HOMES gutted, kitchen appliances stacked on the side of the road, debris and mud scattered across the village.
This was the scene left for residents in Thorney this week after the water levels dropped to reveal the full extent of the damage.
Nick Frost, who has lived in Thorney for 25 years, said he has been living away while the floods gripped his quaint little village.
This week, the electrics were switched off, radiators, toilets and kitchen appliances removed and builders starting work to peel back the plaster from the walls of his 17th Century Grade II-listed home.
He said: “We have had this for nine or ten weeks now so the whole emotional side of things has all gone. Instead we just have to get on with it.
“The walls are part stone and part cob, which is made up of sand, clay and water, so the water has got into them and the people from English Heritage need to assess how bad the damage is because this is the first time it has flooded.
“I am embarrassed because I have moved away to live while some of the others have stayed living here.”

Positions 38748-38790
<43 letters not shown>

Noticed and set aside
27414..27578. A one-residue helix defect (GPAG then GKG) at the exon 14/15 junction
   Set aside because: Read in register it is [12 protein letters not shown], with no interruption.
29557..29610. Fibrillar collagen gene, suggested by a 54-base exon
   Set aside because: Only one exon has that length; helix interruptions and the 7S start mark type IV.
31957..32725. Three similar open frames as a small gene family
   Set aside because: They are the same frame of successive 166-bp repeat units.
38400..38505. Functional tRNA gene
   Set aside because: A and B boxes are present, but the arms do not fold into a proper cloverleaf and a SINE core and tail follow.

Mr Frost said when the worst of the weather hit, there was around two feet of water swamping his home, which used to be the former Rising Sun pub and skittle alley.
He added: “Our lives have been completely changed for three months but it has brought the best out of people - there are some in the village who I have seen more of in the last three months than all the time I have lived here.”
The roads from Thorney to Muchelney and Kingsbury Episcopi have been open for around a week and only one route out of Mucheleny, heading north towards Langport through Huish Episcopi, is still several feet underwater.
Another of the victims to the floods was the 98-year-old grandfather of big-name fashion designer Alice Temperley, originally from Burrow Hill, Kingsbury Episcopi, whose home gutted by the relentless flood water and had to be evacuated.